Setback for South Africa’s ICC withdrawal plan – ALC African Radio
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Mon, Aug 20, 2018
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  2. What does it take to be a Member of Parliament in Kenya: Perspectives from Hon. Timothy Wanyonyi
  3. Talking Africa Interview with Prof Abdoulaye Bathily
  4. Book Launch: Theory of ISIS Political Violence and the Transformation of the Global Order
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  15. Role of Research in Informing Government Policies
  16. Politics of evidence and policy-making in African states
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  18. Mark Simpson on Black History Studies and African Civilisations
  19. Role and influence of the military in Zimbabwe
  20. Role and influence of foreign actors in recent events in Zimbabwe
  21. Indifferent? Response of African Union on recent events in Zimbabwe
  22. Did governance of natural resources influence recent events in Zimbabwe?
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The South African government’s decision to withdraw from the International Criminal Court (ICC) in The Hague has been stalled when the High Court in Pretoria ruled on February 22 that the move was invalid because parliamentary approval was not sought.

The North Gauteng High Court ordered the government to rescind the notice of withdrawal that it had sent to the UN Secretary-General late last year. This means that if the government is still planning to withdraw South Africa from the ICC, it will have to go through the process all over again.

The Democratic Alliance (DA) political party had brought the case to court in conjunction with the Southern Africa Litigation Centre (SALC), which had legally challenged the South African government in June 2015 for failing to arrest President Omar al-Bashir of Sudan while he was visiting South Africa.

The ICC has issued warrants of arrest for the Sudanese leader to answer charges of genocide and war crimes allegedly committed in Sudan’s Darfur region. According to the Rome Statute of the ICC, member states are obliged to arrest anyone for whom a warrant of arrest has been issued.

This was why the SALC decided to pursue the arrest of President al-Bashir through the courts while he was in South Africa, although he left before the case could be heard. The court eventually accused the government of “disgraceful conduct” for failing to apprehend President al-Bashir.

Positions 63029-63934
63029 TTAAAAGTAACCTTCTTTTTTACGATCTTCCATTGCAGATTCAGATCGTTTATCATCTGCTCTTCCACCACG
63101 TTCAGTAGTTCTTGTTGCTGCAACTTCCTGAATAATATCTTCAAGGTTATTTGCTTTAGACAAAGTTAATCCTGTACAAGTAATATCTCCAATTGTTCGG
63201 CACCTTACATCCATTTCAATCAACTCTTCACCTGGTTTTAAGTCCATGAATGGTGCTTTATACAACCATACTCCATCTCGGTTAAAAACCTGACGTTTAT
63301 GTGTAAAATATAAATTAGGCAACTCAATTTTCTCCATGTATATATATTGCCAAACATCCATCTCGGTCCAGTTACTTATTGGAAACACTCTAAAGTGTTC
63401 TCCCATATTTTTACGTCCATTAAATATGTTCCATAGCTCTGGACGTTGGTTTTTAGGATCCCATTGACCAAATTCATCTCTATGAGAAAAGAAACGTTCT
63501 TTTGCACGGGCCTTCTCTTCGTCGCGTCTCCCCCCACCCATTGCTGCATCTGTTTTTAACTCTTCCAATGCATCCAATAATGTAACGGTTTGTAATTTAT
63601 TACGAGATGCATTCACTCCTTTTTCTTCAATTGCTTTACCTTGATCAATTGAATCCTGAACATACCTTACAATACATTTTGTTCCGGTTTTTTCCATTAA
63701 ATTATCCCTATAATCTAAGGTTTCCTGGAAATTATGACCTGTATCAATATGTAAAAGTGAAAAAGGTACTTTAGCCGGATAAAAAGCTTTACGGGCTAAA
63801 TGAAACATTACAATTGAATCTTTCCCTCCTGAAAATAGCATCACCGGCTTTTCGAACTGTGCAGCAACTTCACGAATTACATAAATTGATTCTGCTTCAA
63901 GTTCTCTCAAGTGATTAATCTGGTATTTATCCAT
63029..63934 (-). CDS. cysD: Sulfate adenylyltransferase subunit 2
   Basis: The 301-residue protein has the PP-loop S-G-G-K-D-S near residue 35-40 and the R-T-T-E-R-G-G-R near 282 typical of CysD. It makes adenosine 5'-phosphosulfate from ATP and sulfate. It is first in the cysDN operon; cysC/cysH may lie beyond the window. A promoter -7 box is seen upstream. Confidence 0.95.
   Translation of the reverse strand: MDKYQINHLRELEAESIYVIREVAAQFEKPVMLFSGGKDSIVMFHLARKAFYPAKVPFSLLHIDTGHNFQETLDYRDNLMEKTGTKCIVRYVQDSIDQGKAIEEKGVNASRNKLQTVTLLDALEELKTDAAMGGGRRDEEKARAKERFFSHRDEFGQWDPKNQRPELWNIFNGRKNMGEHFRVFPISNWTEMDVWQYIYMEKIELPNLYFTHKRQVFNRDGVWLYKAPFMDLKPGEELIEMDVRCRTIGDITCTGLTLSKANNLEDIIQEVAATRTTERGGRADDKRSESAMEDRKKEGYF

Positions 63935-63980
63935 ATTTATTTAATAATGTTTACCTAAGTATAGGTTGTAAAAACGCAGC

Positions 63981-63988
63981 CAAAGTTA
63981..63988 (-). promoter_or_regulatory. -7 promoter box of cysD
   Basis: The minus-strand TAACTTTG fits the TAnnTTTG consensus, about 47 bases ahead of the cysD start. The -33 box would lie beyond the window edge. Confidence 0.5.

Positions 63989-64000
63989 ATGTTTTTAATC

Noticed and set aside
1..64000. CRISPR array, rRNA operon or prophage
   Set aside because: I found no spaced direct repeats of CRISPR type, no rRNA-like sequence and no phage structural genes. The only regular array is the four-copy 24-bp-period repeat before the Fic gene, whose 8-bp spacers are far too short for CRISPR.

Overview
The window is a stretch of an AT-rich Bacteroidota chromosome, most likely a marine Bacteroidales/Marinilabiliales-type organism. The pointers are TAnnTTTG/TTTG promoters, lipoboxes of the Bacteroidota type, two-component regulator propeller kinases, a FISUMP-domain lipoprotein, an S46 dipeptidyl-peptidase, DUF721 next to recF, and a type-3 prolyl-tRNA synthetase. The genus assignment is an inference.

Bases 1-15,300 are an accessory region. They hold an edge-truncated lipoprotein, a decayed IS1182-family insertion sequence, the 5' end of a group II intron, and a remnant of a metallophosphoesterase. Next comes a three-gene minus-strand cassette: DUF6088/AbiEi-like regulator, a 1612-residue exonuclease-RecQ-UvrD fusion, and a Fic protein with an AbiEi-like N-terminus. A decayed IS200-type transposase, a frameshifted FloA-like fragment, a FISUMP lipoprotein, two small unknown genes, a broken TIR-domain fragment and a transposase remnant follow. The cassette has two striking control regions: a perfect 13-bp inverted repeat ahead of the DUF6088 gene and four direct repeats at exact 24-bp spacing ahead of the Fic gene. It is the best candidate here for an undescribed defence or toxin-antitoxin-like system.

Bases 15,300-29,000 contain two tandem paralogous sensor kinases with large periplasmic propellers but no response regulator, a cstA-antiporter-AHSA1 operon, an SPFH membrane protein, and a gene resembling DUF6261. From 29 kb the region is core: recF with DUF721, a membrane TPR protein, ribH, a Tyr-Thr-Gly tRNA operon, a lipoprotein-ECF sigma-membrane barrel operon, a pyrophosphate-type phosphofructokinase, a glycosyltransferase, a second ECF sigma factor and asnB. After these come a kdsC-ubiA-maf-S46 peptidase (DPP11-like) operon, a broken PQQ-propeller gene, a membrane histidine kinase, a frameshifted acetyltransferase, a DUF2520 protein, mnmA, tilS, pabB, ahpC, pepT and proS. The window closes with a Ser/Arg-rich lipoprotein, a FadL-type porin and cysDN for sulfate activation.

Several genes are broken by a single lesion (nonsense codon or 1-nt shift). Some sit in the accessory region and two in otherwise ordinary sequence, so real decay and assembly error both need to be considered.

In the ICC withdrawal case, the SALC argued that the South Africa constitution, among other things, “imposes an obligation on government to obtain prior parliamentary approval before withdrawing from any international agreement”.

The SALC also challenged the government’s decision to withdraw from the ICC “without establishing a legal framework to deal with pending or ongoing cases and investigations”.

It added that the withdrawal move was “irrational” and had “been taken in bad faith”.

After the court ruling, SALC Executive Director Kaajal Ramjathan-Keogh said: “We are delighted that the court has recognised and corrected this failing on the part of government.

“Unilateral executive action which is not in line with the constitution will not be tolerated. “While we are mindful that it is the prerogative of the state to enter into international agreements, it is also important to realise the supremacy of the constitution.  The executive cannot simply exit an international agreement in our constitutional democracy because, as the court has rightly held, such a process requires prior parliamentary approval.

“This is a sound judgment and it would be unfortunate if [the] government decides to appeal. This decision confirms that our courts, while recognising and respecting the separation of powers doctrine, are willing to take bold steps to ensure that the executive does not overstep its role”, Ramjathan-Keogh added.

The South African parliament has already called for written submissions on the ICC Repeal Bill. South Africa, Burundi and The Gambia served notices of withdrawal from the ICC to the UN last year. However, with the recent political change in The Gambia, the new government has revoked the previous government’s withdrawal notice.

The SALC’s mandate is to ensure that all persons charged with or suspected of committing international crimes of genocide, crimes against humanity and war crimes, among others, face accountability and are arrested and tried before competent tribunals.

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